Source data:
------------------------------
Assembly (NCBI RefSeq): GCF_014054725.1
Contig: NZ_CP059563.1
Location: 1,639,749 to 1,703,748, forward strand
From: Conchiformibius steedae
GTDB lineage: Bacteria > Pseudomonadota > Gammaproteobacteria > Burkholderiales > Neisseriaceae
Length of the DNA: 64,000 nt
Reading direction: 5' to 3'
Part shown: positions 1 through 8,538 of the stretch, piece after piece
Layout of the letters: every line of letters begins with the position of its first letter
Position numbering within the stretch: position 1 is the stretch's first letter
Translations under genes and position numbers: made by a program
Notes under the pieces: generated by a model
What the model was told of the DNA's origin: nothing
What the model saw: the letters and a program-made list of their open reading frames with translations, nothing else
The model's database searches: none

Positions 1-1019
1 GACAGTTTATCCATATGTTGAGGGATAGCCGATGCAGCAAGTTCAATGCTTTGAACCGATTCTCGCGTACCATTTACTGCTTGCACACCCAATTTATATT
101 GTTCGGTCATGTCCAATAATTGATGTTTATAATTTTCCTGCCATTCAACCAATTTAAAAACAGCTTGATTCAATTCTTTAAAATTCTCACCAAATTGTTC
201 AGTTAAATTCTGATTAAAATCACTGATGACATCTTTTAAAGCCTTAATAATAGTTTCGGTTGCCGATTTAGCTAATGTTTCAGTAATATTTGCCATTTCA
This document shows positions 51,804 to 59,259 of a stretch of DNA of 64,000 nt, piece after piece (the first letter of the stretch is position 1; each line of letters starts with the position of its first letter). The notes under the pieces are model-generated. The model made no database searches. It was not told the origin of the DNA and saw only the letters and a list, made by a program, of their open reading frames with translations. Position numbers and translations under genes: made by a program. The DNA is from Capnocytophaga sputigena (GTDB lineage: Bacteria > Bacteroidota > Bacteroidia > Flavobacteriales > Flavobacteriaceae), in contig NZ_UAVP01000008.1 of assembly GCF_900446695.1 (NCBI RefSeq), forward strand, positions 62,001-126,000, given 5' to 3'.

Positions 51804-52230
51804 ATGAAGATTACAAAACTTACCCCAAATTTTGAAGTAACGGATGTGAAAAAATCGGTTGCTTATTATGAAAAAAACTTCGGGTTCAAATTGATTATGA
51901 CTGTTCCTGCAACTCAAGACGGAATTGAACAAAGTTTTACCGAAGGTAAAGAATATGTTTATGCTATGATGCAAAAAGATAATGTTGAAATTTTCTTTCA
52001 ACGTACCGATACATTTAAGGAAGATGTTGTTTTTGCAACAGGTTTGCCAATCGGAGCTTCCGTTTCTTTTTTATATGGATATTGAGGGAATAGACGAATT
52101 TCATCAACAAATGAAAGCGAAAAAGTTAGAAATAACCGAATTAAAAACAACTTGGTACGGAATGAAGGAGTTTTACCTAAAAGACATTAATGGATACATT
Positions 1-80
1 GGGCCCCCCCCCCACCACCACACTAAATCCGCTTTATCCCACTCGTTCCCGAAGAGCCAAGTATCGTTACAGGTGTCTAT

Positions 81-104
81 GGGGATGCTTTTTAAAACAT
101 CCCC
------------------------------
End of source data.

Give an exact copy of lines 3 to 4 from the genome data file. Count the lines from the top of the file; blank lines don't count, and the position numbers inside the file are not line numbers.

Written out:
Location: 1,639,749 to 1,703,748, forward strand
From: Conchiformibius steedae